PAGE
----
The researchers at Nofima estimate that the higher sales prices will to a certain extent outweigh the increased expenses for live catches of cod. The quota bonus is important for vessel economy.

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  Oddny Johnsen, Krysspress

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The Catch research project will be concluded this autumn. Over the last five years, researchers and partners have developed new knowledge of live storage of Atlantic cod. Keeping fish alive after it is caught allows for deliveries of fresh cod outside of the typical cod season. If correctly handled, the fish will retain a high quality and can therefore be sold at good prices even outside the high season.

Improved knowledge

The project has given rise to improved knowledge of the costs and earnings generated by catches of live cod. This knowledge has been applied to develop an economic model for future work.

The conclusion is that the higher sales prices partly outweigh the increased costs, but that the value of the quota bonus has been of importance for ensuring that live catches are economically attractive. The most significant cost components are reduced catch efficiency resulting in increased catch time and share, according to Øystein Hermansen, who goes on to add:

“The costs are also affected by fuel costs, duties, insurance, maintenance and depreciation.” If a vessel has to reduce another type of operation due to increased time spent on live catches, then this new operation will soon become unprofitable. Crew availability is also an important issue.

The incentive scheme developed by the authorities with the quota bonus has been effective in increasing the volume of live cod landed and has laid the foundations for good knowledge development about catches, acclimatisation and short-term storage. There are significant values here, with a cod quota of more than NOK 3 per kg allocated to vessels.

Important quota settlement

The method applied to settle quotas is highly significant for the value of the incentive scheme. At present, a vessel may own the fish throughout a major part of the storage process and the quota is settled according to the gutted weight of the fish when removed from the cage after storage. As a result, the biomass reduction caused by mortality and reduced individual weight is not deducted from the vessel’s quota.

The Directorate of Fisheries has proposed a settlement of the quota based on the live weight of the fish placed in the cages. Øystein Hermansen is of the opinion that this will impair the value of the quota and the live catches.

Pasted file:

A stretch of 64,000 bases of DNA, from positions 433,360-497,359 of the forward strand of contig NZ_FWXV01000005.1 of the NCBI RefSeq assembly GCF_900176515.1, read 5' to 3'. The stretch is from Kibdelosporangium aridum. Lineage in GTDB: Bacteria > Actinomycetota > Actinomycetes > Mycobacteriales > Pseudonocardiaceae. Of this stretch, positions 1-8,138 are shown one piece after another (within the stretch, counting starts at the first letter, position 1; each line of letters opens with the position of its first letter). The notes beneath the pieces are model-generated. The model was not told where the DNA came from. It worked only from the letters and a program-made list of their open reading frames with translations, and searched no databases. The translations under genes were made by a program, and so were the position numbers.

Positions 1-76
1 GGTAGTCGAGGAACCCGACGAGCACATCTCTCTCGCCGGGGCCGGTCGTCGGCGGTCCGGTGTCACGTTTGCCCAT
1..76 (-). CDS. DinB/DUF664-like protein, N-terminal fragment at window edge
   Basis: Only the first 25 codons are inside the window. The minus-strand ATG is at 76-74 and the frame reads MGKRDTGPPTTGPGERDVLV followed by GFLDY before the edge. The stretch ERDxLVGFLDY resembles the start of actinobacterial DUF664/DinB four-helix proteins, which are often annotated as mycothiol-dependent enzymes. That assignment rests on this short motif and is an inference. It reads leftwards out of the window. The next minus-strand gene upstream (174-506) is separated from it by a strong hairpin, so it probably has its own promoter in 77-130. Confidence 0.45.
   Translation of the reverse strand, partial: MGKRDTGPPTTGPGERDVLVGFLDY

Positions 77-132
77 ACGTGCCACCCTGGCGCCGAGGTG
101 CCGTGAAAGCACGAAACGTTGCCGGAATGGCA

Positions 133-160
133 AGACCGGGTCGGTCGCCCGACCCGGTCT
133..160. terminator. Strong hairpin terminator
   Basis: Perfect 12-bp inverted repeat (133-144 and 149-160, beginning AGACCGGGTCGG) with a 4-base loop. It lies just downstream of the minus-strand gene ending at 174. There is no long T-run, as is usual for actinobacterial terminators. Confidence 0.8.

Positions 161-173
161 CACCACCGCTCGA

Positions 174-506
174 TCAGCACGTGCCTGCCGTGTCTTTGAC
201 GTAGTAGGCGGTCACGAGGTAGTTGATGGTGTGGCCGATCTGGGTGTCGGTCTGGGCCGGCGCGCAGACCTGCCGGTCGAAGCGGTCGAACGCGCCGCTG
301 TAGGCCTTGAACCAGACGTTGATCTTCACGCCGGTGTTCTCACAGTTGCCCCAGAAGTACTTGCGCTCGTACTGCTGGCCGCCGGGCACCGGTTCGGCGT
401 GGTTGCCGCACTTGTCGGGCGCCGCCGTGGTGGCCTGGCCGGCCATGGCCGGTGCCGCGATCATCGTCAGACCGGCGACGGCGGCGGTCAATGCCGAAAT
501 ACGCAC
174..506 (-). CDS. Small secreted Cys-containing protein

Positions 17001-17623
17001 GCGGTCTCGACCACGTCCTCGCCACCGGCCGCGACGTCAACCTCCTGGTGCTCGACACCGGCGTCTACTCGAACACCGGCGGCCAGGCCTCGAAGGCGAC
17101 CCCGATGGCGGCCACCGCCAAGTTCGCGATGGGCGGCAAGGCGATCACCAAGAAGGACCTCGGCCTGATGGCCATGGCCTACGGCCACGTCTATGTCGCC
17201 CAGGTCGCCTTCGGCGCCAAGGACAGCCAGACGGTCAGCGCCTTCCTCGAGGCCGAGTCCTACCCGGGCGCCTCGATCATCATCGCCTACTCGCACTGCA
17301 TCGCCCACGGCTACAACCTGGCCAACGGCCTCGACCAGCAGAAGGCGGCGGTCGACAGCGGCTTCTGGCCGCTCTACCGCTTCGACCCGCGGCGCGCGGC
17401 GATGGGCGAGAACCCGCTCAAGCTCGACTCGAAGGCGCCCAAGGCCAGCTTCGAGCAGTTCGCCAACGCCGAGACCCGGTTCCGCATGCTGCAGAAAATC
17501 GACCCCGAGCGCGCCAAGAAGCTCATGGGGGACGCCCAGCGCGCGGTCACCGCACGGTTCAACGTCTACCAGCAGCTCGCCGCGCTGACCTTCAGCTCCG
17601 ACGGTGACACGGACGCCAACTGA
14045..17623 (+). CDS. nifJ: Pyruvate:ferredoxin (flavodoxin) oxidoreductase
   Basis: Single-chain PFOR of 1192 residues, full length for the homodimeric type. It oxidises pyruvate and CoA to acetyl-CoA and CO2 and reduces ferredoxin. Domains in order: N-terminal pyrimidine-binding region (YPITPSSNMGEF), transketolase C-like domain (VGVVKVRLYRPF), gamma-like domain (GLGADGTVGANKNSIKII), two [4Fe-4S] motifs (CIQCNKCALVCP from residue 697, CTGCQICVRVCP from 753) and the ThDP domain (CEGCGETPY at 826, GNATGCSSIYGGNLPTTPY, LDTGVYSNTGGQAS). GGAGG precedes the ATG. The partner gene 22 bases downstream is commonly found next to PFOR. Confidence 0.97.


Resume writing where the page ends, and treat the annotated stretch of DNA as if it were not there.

Economic storage is essential for those enterprises planning to make live catches and store the fish in cages. We therefore need improved knowledge of the bio-economic implications of storage. These include biological factors such as mortality and weight development, workforce requirement and the costs of a storage facility and its operation.

Last, but not least, the sales prices that can be achieved are all important. The latter depends on the quality and size of the fish and the timing of slaughter. An economic model of the storage phase has been developed and is available to all business enterprises and other stakeholders.

Short-term storage

During the Catch project, storage trials mainly involved short-term storage. As a result, business enterprises and researchers have not gained much knowledge of long-term storage, which will likely be a decisive factor for profitability with this concept.

With short-term storage, the businesses involved do not have much capacity to slaughter fish during periods when the supply from wild catches is low, the quality is not satisfactory and there is no growth. This correlates with the companies’ perception of risk, not available effective feed, but also the fact that the requirements for permit allocation for such operations have been difficult to meet.

It has proven difficult to find attractive localities for storage operations. The businesses involved would prefer localities close to the fish processing plants, but these are deemed to be insufficient biologically or unsatisfactory in relation to contamination. Large areas have also already been occupied by other farming operations, primarily salmon farming.

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